The Morning Wrap is HuffPost India's selection of interesting news and opinion from the day's newspapers. Subscribe here to receive it in your inbox each weekday morning.
It's International Women's Day and if you don't know why it's celebrated and must continue to be observed, here's an explainer. Like any other occasion with a special significance, it is vulnerable to getting coopted by brands, though the struggles faced by millions of women across the world are as real as it gets.
In the unpredictable workings of the Uttar Pradesh Assembly elections, one small party in the eastern part of the state may hold the key to the fortunes of the Bharatiya Janata Party (BJP). As its leader explained, it is "a silence and important alliance".
The late Tamil Nadu Chief Minister J Jayalalithaa's medical report has been made public in order to dispel the conspiracy around the real reason behind her death. But do the findings in it quell all questions or raise new ones? G Pramod Kumar explains.
PARTNER BULLETIN | THOMAS COOK
8 Destinations Every Bollywood Fan Should Add To Their Travel Bucket List
For millions of middle-class Indians, a Bollywood movie ticket is the cheapest form of travel. Hindi movies transport us to various magical worlds—from the murmuring brooks of Kashmir, to the fairy-tale meadows and peaks of Switzerland, and beyond. So let's take a look at some of the most popular Indian and international travel locations that have been immortalised by Bollywood.
A low-intensity blast in a train in Madhya Pradesh is suspected to be the work of a member of the Islamic State of Iraq and Syria (ISIS), making it the first such terror incident by the outfit in India. At least 10 were injured on Bhopal-Ujjain passenger train at Jabri railway station and the suspect was killed in an operation in Lucknow.
A district court in Gadricholi sentenced the wheelchair-bound Delhi University professor GN Saibaba and four others under various sections of the Unlawful Activities (Prevention) Act and the IPC for aiding and abetting Naxal activities.
In an extensive interview with The Hindu, the Comptroller and Auditor General of India Shashi Kant Sharma speaks about a range of issues, from demonetisation of high-value currencies and its effect on the Indian economy to cricket to the role of the United Nations.
Off The Front Page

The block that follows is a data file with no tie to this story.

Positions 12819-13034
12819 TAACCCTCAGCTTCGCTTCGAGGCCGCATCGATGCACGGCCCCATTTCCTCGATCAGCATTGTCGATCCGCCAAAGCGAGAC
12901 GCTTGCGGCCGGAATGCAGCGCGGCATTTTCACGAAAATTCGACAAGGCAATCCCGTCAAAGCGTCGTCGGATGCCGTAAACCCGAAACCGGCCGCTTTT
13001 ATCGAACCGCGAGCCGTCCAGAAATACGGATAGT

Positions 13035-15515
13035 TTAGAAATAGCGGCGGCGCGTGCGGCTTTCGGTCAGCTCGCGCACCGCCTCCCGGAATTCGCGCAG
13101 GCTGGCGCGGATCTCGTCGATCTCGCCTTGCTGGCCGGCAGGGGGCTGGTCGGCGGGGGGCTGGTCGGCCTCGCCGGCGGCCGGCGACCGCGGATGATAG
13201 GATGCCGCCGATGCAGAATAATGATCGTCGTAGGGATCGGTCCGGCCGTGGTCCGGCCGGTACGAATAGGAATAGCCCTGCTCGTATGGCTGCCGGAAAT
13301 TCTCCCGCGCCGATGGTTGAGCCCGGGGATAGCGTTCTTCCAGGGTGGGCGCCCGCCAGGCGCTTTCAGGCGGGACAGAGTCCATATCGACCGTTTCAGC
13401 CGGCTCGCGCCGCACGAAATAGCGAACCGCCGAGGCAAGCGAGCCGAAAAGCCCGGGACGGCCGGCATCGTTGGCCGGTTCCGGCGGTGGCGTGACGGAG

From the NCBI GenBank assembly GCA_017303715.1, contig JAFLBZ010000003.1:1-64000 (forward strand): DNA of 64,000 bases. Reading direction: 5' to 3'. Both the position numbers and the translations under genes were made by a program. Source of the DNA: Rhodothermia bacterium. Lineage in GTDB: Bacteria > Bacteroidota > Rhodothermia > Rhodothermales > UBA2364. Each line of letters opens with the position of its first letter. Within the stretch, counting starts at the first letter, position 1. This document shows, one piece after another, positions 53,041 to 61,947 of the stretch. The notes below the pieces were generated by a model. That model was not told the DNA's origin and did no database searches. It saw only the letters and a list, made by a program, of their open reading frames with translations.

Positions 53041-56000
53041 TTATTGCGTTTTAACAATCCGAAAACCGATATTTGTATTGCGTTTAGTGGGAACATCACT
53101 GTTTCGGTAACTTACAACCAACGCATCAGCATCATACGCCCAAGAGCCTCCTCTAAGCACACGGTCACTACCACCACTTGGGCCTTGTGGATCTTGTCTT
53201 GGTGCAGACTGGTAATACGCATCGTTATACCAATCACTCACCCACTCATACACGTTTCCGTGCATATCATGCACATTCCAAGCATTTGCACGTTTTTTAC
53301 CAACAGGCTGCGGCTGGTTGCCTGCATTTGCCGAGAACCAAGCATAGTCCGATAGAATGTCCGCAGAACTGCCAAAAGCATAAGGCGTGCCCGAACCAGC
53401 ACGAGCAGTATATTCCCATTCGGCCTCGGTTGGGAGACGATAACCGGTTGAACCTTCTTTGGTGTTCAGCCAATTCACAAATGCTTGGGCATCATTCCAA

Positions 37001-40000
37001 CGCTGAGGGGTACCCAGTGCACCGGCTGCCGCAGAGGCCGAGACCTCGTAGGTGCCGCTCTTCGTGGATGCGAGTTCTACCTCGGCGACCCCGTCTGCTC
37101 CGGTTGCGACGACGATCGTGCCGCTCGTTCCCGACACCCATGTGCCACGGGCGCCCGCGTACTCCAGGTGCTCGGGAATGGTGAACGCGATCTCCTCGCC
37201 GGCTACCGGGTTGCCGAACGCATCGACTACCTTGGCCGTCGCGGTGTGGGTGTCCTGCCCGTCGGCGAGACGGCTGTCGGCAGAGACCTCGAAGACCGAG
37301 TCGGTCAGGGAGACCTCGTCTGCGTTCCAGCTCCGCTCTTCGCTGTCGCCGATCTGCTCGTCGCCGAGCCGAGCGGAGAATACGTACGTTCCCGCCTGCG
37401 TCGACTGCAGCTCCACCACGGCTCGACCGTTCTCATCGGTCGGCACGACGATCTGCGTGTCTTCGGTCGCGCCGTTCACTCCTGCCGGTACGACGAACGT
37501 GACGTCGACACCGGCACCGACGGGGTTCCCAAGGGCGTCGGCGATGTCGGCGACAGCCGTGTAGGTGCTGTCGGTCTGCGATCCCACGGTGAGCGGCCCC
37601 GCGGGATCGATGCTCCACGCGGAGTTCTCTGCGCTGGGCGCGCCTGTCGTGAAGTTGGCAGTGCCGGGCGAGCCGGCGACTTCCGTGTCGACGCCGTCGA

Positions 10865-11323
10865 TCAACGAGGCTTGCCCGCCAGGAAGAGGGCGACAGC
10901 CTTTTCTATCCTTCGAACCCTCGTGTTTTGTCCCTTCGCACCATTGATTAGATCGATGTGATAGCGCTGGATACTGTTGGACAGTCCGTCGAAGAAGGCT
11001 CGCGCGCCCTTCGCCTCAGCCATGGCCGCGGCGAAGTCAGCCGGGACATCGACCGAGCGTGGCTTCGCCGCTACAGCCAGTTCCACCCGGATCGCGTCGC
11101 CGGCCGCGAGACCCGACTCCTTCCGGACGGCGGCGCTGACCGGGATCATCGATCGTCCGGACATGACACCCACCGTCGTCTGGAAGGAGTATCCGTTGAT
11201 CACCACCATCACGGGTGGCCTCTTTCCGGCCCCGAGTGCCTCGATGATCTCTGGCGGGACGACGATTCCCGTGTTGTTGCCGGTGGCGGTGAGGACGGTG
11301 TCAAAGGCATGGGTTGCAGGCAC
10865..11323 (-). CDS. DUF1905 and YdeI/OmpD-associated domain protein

Congress Vice President Rahul Gandhi alleged that Prime Minister Narendra Modi was too "afraid" to speak out against the murder of Indians and Indian-origin people in the US, attacking the PM's image as a strong and decisive leader. Recently, three such people were injured or killed in incidents of hate crime.
The run-up to the Uttar Pradesh Assembly elections has given the Indian electorate a taste of the strengths and weaknesses of the different campaigners, but none has managed to impress as much as Dimple Yadav, wife of Chief Minister Akhilesh Yadav. From a rather slippery start in politics, she has come a long way.
On International Women's Day, women across the world will resist the pay gay between the genders in workplaces. According to statistics, women don't stand a chance to get equal with men with respect to their salaries in the next 150 odd years, with men earning 67% more, as a global survey showed.
In The Indian Express, Gilles Verniers and SY Quraishi point out the million ironies of Indian democracy. As a detailed examination of the numbers show, while women outvote men in many states across the country, their representation in Parliament and the assemblies still leaves much to be desired.
The censorship board in India has never been out of trouble. The denial of a release certificate to Lipstick Under My Burkha, for being too "lady-oriented", is the latest fiasco created by its archaic functioning. But is censorship of films really the task of the censor board chief? Anuradha Raman explains in The Hindu.
An editorial in the Hindustan Times comes down heavily on Women and Child Development Minister Maneka Gandhi's "hormonal outbursts" comment, made about boys and girls and Indian hostels. For a minister with a sway over public opinion, it is a remark that is not only peculiar but also singularly regressive.
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